The Knoxville News-Sentinel reports that former Knox County Clerk Mike Padgett says he’ll seek the Democratic nomination to challenge Sen. Lamar Alexander, D-Tenn.Padgett said his formal announcement will come March 4, his birthday. Alexander, a former governor, is a heavy favorite to win re-election. The daily said Mike McWherter, son of former Gov. Ned McWherter, and former state Democratic Chairman Bob Tuke both decided not to run, though Tuke said he is being asked to reconsider.

The Aspen Times reports that Rep. Mark Udall, D-Colo., is leading former Rep. Bob Schaffer in fundraising, though the two are about even in polling for the Senate set now held by Republican Wayne Allard. The latest data shows Udall’s campaign raised $1.1 million in the fourth quarter of 2007, giving his campaign $3.6 million. Schaffer’s campaign raised $646,731 and has $2.1 million.

The Hendersonville Times-News reports that former Henderson County Republican Party Chairman Spence Campbell filed Tuesday to run for North Carolina’s 11th District House seat. Campbell, a retired Army colonel, took aim at incumbent freshman Rep. Heath Shuler, D-N.C., saying “our current incumbent votes with the liberal Speaker of the House Nancy Pelosi over 80 percent of the time. The people of this district deserve a representative who will vote with them 100 percent of the time.” Asheville City Councilman Carl Mumpower is also seeking the Republican nomination to challenge Shuler.

---------------------------------

Today on Governing.com

State and local government news from CQ’s sister publication
WASHINGTON, D.C.: Tax-Scam Losses Pegged at $50 Million
SAN FRANCISCO: Mayor Names City Climate Chief
PRINCE WILLIAM COUNTY, Va.: Immigrant Program Drains County Reserves
FLORIDA: Schools to Teach Evolution as 'Theory'
MASSACHUSETTS: Pike Chief: Agency's Finances, Culture Bleak

---------------------------------

Tuesday, February 19, 2008

CQ Today Midday Update

Highlights from today's news on CQ.com
Midday Update for TUESDAY, FEB. 19, 2008 – 2:07 P.M.

In This Issue

  • Presidential Candidates Welcome Castro’s Resignation
  • Farm Bill Deal Remains Elusive After Weekend Negotiations
  • Supreme Court Rejects Challenge to Warrantless Surveillance
  • Political Trivia for Feb. 19
---------------------------------

Today in Washington

The House meets in pro forma session; reconvenes for legislative business at 2 p.m., Feb. 25.

The Senate  meets in pro forma session; reconvenes for legislative business at 3 p.m., Feb. 25.

The President  met with President Paul Kagame of Rwanda and opened the U.S. embassy in Kigali with First Lady Laura Bush; travels to Accra, Ghana.

In Washington,  the Food and Drug Law Institute holds its 6th Annual Conference on “Enforcement and Litigation: Consent Decrees, Criminal Cases and Corporate Integrity Agreements,” with a panel discussion featuring FDA officials on “What Sparks an Investigation?” 3:45 p.m., L’Enfant Plaza Hotel, 480 L’Enfant Plaza SW.

---------------------------------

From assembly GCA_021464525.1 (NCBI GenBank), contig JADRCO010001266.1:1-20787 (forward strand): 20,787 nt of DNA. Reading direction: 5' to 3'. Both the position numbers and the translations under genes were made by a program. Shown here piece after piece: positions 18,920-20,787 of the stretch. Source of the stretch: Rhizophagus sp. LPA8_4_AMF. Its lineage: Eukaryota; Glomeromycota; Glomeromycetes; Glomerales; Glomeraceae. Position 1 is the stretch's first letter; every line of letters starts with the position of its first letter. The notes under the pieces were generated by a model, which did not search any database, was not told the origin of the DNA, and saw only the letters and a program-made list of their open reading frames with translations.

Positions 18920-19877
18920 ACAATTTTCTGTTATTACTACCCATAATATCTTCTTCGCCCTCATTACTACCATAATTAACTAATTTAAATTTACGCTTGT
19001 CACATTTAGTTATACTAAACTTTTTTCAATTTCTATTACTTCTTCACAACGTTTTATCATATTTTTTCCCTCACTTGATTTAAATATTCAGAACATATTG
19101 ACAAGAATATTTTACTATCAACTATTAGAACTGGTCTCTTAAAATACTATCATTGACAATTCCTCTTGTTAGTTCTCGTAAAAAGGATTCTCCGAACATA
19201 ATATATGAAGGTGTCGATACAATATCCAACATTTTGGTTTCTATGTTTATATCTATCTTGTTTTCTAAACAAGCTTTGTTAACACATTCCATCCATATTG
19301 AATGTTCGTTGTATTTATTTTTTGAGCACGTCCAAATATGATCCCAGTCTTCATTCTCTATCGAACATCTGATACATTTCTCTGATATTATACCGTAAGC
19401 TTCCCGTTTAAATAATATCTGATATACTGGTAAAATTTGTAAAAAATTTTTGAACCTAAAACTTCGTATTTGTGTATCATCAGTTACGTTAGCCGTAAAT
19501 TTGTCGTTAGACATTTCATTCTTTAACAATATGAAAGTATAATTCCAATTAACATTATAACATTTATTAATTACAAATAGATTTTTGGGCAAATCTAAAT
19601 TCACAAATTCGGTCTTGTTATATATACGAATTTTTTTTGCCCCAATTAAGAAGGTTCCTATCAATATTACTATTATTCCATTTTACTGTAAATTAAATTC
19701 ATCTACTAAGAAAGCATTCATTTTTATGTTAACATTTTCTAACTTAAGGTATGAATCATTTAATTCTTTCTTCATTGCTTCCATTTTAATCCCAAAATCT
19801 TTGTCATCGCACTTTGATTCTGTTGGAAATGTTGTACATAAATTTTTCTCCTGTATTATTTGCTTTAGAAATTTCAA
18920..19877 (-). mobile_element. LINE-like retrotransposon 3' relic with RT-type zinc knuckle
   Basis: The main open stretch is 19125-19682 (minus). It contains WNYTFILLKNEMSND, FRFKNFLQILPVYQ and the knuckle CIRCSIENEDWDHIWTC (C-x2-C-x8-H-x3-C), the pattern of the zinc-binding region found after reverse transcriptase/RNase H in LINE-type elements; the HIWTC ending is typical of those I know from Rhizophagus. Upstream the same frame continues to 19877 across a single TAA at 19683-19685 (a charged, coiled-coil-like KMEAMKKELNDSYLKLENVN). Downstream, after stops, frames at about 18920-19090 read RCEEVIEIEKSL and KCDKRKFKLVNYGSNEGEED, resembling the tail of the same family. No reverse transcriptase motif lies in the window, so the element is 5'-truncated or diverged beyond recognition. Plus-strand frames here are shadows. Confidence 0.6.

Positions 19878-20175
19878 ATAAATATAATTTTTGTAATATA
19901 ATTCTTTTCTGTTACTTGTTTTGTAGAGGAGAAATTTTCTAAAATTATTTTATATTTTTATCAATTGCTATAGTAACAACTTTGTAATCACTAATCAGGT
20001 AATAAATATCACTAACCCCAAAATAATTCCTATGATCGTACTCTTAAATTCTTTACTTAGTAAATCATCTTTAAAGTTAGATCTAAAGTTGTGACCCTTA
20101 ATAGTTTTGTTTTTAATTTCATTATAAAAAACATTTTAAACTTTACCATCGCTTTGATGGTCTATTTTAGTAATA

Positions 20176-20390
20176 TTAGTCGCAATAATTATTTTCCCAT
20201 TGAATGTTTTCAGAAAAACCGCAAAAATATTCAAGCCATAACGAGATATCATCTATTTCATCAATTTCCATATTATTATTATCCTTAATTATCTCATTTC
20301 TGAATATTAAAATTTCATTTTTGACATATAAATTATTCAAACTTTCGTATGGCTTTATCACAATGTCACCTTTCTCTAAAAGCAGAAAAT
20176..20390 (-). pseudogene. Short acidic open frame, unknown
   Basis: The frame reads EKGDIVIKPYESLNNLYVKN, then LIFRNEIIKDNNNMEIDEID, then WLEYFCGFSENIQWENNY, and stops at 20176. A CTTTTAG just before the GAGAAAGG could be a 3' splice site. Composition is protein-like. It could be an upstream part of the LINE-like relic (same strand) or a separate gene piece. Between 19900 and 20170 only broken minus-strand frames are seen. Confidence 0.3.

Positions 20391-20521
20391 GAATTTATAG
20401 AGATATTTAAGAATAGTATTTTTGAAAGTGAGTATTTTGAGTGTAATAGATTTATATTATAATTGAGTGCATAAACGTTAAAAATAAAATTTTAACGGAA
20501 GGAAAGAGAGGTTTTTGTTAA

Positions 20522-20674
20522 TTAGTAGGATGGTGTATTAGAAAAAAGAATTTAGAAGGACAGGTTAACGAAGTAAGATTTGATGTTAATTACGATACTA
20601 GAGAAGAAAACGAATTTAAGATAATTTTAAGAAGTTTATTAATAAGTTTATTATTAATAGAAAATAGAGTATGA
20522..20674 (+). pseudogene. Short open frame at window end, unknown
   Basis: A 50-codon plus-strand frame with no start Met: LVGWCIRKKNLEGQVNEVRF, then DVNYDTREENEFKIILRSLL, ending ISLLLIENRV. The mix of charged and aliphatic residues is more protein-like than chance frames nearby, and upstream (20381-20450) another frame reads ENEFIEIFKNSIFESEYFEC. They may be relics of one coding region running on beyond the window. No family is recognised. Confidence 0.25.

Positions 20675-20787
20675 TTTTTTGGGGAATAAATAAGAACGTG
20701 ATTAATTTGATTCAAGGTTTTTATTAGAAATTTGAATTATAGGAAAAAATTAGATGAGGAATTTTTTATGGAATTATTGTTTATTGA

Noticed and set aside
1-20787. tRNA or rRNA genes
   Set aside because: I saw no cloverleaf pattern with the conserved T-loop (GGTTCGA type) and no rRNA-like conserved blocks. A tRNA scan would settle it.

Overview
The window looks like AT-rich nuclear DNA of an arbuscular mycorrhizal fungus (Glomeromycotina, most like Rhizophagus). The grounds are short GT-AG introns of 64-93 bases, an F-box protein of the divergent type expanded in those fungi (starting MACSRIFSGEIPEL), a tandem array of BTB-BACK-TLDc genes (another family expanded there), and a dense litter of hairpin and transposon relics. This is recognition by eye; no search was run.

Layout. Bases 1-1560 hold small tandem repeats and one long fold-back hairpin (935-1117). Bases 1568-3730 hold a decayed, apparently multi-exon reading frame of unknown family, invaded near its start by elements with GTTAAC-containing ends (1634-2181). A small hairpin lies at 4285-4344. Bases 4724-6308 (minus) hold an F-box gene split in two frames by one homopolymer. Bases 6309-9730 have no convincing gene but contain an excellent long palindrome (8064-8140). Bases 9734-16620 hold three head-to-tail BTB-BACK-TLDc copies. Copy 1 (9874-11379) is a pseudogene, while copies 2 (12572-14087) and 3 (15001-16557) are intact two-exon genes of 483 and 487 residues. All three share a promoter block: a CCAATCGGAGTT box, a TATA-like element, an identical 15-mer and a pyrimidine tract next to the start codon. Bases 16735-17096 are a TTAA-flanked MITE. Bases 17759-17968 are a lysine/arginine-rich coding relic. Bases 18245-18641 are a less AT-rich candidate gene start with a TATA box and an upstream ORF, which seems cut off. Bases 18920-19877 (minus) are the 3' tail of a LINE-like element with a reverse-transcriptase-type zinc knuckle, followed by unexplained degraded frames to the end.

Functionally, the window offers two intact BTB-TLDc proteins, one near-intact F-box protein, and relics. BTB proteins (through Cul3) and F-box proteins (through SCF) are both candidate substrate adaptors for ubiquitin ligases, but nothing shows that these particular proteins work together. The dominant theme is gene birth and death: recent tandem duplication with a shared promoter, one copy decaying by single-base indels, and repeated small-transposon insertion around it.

Top Stories

Presidential Candidates Welcome Castro’s Resignation

Presidential candidates of both parties Tuesday welcomed Cuban President Fidel Castro’s announcement that he would step down, though they all noted that it was only the first step on a path to democracy.  [Read More]

Farm Bill Deal Remains Elusive After Weekend Negotiations

A long weekend of negotiations left House and Senate lawmakers still searching Tuesday for a deal on a new five-year farm bill.  [Read More]

Supreme Court Rejects Challenge to Warrantless Surveillance

The Supreme Court on Tuesday rejected a challenge to the National Security Agency’s warrantless surveillance program.  [Read More]

Political Trivia for Feb. 19

Who was the first president who was born in the United States of America?  [Read More]

---------------------------------

Today on Governing.com

State and local government news from CQ’s sister publication
BIG SPRING, Texas: Refinery Explosion Shakes Region
SAN JOSE, Calif.: Pension Trustees Resist New Audit
MINNEAPOLIS/ST. PAUL: Aging Stormwater Tunnels Threaten Streets Above
LOS ANGELES/LONG BEACH: Port Officials Split over Truck Pollution
CALIFORNIA: Inmate-Term Errors May Cost Millions

---------------------------------

Political Clippings

The Nashua Telegraph reports that Grant Bosse, 35, a broadcast journalist and former aide to Sen. John E. Sununu, R-N.H., yesterday “became the fourth Republican candidate to officially seek his party’s nomination” to take on freshman Rep. Paul Hodes, D-N.H., in the 2nd District. “I have seen how government works and seen the price we pay when it doesn’t work, as well,” Bosse said. Other Republicans seeking the nod to take on Hodes include state Sen. Robert Clegg, former Telegraph columnist and radio talk show host Jennifer Horn and Concord lawyer James Steiner.

According to the Syracuse Post-Standard, former state fair Director Peter Cappuccilli has become the first Republican to announce a bid for the seat of retiring Rep. James T. Walsh, R-N.Y., in the 25th District. Others eyeing the race include “Randy Wolken, president of the Manufacturers Association of Central New York; former state Sen. Nancy Larraine Hoffmann; East Syracuse Mayor Dan Liedka; and state Assembly Deputy Minority Leader Robert Oaks.” Dan Maffei, the Democrat who lost narrowly to Walsh two years ago, is the only Democrat in the field thus far, “but Syracuse Mayor Matt Driscoll and Fayetteville businessman John H. Rhodes are considering candidacies.”

---------------------------------

This Week in Health Policy on the Hill

Health on the Hill with kaisernetwork.org and CQ are weekly audio updates from CQ reporters highlighting the latest health policy developments on Capitol Hill. A podcast of the report is also available.
MEDICARE: Administration sends Medicare “trigger” legislation to Capitol Hill.
MEDICAID: Senate votes to block Medicaid rule on targeted case management.
FDA: House lawmakers raise concerns about agency’s drug safety process. | Read the online report | Health on the Hill audio links

---------------------------------